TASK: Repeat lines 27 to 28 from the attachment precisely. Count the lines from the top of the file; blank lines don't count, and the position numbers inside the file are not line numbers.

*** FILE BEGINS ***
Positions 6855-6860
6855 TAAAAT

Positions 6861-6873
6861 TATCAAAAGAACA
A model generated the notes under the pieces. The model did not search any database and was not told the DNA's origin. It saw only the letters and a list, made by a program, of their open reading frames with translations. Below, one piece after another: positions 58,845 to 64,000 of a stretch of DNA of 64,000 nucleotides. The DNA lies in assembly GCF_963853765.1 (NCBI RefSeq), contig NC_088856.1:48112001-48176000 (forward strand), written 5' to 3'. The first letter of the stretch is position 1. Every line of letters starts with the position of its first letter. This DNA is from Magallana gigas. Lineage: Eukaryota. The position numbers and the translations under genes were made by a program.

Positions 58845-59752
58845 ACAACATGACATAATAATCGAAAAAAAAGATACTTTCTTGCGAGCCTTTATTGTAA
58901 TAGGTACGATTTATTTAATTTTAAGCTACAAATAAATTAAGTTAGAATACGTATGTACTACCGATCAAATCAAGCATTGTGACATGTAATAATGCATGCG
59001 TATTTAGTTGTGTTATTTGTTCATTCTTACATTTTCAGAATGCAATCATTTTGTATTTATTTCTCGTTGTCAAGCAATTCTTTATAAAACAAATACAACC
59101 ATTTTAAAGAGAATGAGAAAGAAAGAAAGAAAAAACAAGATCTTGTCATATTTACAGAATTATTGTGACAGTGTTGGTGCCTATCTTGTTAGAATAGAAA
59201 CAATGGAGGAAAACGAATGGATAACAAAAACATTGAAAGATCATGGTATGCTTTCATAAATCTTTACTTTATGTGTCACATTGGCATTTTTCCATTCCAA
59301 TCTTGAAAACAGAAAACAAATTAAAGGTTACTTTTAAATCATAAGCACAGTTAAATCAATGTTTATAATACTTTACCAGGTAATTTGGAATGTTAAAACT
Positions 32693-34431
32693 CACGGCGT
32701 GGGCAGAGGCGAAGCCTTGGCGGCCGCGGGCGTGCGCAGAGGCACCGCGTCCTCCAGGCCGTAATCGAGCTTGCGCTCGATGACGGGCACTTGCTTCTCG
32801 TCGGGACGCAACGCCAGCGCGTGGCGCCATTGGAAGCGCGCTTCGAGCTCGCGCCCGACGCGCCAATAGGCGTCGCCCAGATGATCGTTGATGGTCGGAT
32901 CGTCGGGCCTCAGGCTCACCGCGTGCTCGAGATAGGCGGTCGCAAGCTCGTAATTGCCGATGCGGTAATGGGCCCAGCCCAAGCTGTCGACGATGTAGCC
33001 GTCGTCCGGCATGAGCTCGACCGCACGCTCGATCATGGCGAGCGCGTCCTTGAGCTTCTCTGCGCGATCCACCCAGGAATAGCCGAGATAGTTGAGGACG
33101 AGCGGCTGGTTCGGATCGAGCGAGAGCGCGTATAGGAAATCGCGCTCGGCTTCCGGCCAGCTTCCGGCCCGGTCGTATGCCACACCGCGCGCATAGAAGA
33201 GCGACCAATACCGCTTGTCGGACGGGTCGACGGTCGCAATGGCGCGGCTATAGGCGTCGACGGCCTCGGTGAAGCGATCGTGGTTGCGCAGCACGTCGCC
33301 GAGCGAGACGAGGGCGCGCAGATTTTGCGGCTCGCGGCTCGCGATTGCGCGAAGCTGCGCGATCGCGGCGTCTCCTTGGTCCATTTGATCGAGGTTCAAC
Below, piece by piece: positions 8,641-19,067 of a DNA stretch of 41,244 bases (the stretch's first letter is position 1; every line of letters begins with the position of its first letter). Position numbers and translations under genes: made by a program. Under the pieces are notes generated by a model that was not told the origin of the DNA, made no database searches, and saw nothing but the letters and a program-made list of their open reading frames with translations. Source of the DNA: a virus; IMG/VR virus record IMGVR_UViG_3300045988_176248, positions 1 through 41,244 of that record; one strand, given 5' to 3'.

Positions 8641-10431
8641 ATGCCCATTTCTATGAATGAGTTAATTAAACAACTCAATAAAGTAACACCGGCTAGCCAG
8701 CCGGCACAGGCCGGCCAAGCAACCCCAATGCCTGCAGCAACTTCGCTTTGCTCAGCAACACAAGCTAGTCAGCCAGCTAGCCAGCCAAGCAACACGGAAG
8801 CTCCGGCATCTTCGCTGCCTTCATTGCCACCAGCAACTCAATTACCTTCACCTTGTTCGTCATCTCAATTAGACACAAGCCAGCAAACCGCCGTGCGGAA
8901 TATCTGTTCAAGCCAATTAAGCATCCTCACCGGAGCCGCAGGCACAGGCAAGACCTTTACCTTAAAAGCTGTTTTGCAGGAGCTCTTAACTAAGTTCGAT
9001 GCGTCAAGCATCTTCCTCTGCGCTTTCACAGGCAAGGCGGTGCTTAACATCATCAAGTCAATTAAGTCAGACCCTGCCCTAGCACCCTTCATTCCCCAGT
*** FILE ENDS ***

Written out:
8901 TATCTGTTCAAGCCAATTAAGCATCCTCACCGGAGCCGCAGGCACAGGCAAGACCTTTACCTTAAAAGCTGTTTTGCAGGAGCTCTTAACTAAGTTCGAT
9001 GCGTCAAGCATCTTCCTCTGCGCTTTCACAGGCAAGGCGGTGCTTAACATCATCAAGTCAATTAAGTCAGACCCTGCCCTAGCACCCTTCATTCCCCAGT